We're used to interviewing people queueing outside the Apple Store to buy new iPads and iPhone on launch day, but this year we were able to catch up with some experienced queuers over a drink or two before they headed over to take their place in the queue about 59 hours before the New iPad was set to go on sale.
We've met Craig Fox and his queuing mates Mike Roberts and Daniel James on a number of occasions (watch our video from the iPhone 4S queue here). Fox and his team masterminded MyGreatFest recently renamed Jailkbreakcon, the first ever jailbreak convention in the world. MyGreatFest took place in London last year, and Fox has plans to take the conference to San Francisco this year in the hope that his event could become a sort of WWDC for Cydia, which is the jailbreak community's equivalent of the App Store.
For Fox and his team, the Apple Store queue is a great opportunity to gain a new product for free (inevitably someone will give Fox and his partners money to buy a new device, and will give them enough extra cash to buy a device of their own for their trouble). There is also money to be made in PR for the various companies that ask them to promote their products in front of the cameras. And of course, Fox also sees the queue as a great place to raise awareness for his own cause.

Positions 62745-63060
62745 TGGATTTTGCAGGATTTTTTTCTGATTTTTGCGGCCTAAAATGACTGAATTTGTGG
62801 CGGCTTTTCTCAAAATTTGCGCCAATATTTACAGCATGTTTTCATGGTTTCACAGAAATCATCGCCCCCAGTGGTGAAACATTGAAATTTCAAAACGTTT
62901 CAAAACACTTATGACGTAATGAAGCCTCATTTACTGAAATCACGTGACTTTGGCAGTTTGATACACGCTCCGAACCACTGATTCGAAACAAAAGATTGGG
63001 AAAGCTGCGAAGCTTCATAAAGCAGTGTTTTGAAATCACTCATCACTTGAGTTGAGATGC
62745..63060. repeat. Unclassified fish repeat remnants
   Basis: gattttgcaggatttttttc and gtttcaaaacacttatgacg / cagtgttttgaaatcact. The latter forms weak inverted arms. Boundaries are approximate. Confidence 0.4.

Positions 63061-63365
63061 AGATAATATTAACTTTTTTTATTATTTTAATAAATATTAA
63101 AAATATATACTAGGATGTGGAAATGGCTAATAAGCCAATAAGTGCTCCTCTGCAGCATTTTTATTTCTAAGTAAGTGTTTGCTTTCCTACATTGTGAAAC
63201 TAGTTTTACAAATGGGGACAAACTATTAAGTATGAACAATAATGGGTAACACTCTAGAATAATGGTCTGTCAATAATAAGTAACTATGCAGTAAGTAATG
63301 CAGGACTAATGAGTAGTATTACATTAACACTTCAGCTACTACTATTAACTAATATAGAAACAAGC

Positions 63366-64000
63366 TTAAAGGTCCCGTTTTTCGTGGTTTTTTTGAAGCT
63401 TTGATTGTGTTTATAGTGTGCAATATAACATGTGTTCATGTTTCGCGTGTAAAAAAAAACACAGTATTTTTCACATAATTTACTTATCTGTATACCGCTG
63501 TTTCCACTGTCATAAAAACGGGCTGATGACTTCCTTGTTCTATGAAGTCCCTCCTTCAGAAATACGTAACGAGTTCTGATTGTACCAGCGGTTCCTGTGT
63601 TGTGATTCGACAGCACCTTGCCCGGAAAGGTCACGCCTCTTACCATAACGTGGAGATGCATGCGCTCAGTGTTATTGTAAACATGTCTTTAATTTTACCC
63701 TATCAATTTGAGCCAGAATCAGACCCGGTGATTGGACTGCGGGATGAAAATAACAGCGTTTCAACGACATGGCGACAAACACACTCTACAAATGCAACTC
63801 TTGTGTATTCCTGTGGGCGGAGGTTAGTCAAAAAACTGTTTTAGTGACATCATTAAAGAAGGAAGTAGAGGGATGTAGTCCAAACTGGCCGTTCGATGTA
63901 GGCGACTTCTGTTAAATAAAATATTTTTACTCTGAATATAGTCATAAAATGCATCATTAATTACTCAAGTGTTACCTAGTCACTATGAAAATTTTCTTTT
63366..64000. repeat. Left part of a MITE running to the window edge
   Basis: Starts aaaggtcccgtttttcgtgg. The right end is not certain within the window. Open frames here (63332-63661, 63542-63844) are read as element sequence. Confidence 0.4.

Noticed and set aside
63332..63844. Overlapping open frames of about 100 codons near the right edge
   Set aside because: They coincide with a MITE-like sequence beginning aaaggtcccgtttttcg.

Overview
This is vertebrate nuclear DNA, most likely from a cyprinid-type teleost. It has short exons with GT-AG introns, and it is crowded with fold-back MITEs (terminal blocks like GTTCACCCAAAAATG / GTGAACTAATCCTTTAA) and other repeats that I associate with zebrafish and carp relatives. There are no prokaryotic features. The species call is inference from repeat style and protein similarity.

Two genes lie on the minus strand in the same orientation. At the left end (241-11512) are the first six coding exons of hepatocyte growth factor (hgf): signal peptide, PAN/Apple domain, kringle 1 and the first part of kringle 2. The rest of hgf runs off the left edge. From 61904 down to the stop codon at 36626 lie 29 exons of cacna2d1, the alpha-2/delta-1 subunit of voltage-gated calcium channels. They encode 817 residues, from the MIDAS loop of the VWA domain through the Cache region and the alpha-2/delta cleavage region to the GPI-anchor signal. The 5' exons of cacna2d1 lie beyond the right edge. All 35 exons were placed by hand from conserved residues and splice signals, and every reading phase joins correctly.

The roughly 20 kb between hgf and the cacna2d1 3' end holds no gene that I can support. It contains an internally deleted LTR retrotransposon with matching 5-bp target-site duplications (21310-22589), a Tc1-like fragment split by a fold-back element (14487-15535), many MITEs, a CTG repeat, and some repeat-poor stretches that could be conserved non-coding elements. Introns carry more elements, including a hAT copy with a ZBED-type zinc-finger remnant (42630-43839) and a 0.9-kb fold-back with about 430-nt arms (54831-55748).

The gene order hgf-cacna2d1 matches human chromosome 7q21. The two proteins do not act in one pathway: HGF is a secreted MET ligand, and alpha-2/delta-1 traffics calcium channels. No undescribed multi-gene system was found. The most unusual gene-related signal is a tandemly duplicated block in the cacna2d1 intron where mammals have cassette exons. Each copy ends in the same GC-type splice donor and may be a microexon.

As a seasoned Apple Store queuer, we asked Fox for his tips for anyone thinking of heading out to an Apple Store in time for the iPad launch on Friday.
Macworld: What are the essentials that anyone planning to queue should bring with them?
Craig Fox: A sleeping bag. Jumpers. A chair to keep off the ground, so you don't get piles. And company, so you aren't by yourself. You also need entertainment so make sure your devices are fully charged and bring your charger. Luckily Apple lets you charge your devices inside the Apple Store. We can also use Apple's WiFi.
Macworld: So Apple is kind to you?
Craig Fox: Apple is very accommodating. They let us go in and charge devices. They bring us water.
Macworld: What other perks do you get?
Craig Fox: In the past people have bought us pizza, and curry complete with naan bread! App developers have paid us to wear T'shirts promoting them. And I haven't paid for a device in three years! People give me money to buy one for them and one for me.
Macworld: How does that work? How do you arrange the handover?
Craig Fox: I normally give them my bank card or iPhone to hold while I go into the store.
Macworld: What is the best thing about the experience?